His and Her Circumstances, Vol. 2 by Hideaki Anno (Review)

That’s what this series has done to me, reducing me to a doe-eyed awkward teenager who gets that gooey feeling in my stomach.
His and Her Circumstances

When we last left Yukino and Arima, they were finally getting their relationship off the ground. The first disc found them slowly letting down the facades they’d been building up over the years, revealing their true selves to each other in scenes that were, by turns hilarious, goofy, freaky, and quite moving. The first disc found them battling with each other, as Yukino and Arima both sought the upper hand until they realized that the only answer was to be true to themselves. With that confidence, they plunge into their relationship headfirst.

But alas, high school is never that easy. While the first disc looked at the struggles that Yukino and Arima had to overcome between each other, disc 2 (“Love and War Under the Cherry Blossoms”) looks at the bigger picture. The young couple now has to endure more pressures and consequences in their search for true love.

Now if you were a young couple newly in love, studying would be the last thing on your mind, and so it is for Yukino and Arima. Normally this wouldn’t be a big deal, but this is Japan. One’s performance in high school determines their social standing, the college they’ll attend, the job they’ll receive… in short, their ultimate worth in life depends on those few years. Making matters even worse is that Yukino and Arima are the top students in the class, the brains that everyone else in the school relies on for help with their studies.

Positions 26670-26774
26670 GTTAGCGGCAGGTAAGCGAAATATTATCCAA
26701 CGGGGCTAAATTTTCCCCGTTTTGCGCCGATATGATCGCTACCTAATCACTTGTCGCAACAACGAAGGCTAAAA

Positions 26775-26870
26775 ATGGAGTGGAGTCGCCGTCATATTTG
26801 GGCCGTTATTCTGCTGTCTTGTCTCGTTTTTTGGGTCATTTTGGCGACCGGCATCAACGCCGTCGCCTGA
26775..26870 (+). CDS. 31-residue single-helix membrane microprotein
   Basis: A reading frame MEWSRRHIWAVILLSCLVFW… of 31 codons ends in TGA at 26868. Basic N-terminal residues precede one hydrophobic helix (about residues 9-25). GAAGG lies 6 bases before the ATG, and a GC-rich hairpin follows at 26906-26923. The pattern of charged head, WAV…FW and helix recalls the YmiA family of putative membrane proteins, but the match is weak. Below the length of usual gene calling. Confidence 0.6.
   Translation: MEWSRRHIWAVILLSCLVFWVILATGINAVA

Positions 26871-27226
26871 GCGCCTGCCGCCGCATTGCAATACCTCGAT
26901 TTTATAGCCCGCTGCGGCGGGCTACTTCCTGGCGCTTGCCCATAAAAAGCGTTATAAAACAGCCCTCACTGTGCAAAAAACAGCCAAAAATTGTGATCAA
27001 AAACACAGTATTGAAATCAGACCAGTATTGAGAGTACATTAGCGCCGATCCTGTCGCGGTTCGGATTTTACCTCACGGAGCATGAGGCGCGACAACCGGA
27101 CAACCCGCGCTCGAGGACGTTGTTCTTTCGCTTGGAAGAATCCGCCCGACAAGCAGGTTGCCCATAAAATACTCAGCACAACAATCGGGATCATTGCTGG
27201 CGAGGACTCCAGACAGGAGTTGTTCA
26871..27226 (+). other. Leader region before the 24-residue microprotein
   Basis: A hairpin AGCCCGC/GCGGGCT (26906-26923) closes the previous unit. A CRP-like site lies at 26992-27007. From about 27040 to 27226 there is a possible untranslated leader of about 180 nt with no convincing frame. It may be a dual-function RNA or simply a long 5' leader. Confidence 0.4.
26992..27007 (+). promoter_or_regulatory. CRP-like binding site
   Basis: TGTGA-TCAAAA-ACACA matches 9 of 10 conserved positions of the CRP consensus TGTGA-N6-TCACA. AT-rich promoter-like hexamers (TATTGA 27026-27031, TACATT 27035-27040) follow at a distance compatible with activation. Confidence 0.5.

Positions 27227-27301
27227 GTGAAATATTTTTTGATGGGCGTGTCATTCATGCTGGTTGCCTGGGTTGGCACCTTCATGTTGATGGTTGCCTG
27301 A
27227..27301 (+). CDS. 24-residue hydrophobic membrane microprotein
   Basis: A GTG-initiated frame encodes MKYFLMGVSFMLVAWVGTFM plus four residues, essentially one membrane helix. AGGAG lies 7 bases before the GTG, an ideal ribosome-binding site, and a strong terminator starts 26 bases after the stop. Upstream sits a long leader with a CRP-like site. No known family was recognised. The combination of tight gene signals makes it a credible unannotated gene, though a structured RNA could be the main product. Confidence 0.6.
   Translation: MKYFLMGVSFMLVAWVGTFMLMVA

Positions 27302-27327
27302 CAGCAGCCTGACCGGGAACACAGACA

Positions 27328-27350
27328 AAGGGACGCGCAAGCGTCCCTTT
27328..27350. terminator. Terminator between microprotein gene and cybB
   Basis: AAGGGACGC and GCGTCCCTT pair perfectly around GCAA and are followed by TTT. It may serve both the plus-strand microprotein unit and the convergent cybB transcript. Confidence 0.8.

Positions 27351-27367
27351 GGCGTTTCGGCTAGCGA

When it’s revealed that both of them have slipped in their grades (Yukino falls all the way to *gasp* 13th!), they’re not the only ones who are shocked. The school officials express concern, demanding the two stop seeing each other and focus on their studies. The young lovers refuse, determined to prove that they can be both a couple and good students.

In a final effort, the school brings in the couple’s parents for a little conference. This mortifies Yukino since her family is a little on the dysfunctional side. Not Jerry Springer dysfunctional, but definitely not the dignified, proper family Yukino wishes they were. This sets up a hilarious episode where Yukino’s parents plot to take on the faculty, only to shock Yukino with their final reaction.

But that’s only the first crisis. The second is far worse; it’s easy to rebel against the adults, but what happens when all of your peers turn on you? Although the rest of Yukino’s classmates are jealous of her for dating the dreamiest guy in school, they still like her because of her classy demeanor, intelligence, and eagerness to help. That’s put to the test when Maho, a girl tired of always living in Yukino’s shadow, discovers that it’s all been an act. Maho slowly plants suspicion in the minds of the other girls until, as a group, they completely shut out Yukino.

Here is where you begin to see how much Yukino has changed as a person. Although she’s still a little girl capable of being quite dippy at times (usually around Arima), she understands why the girls have begun treating her so. While in the past she helped them because she wanted their adoration, she now genuinely desires to be their friend and resolves to put things right.

I found this to be a welcome change from what we normally see in American television, where it’s funnier to get revenge or humiliate the other person. In contrast, Yukino treats her foes with grace and understanding. It’s a surprisingly mature act for Yukino, and one that I found consistently fascinating and moving as it unfolded.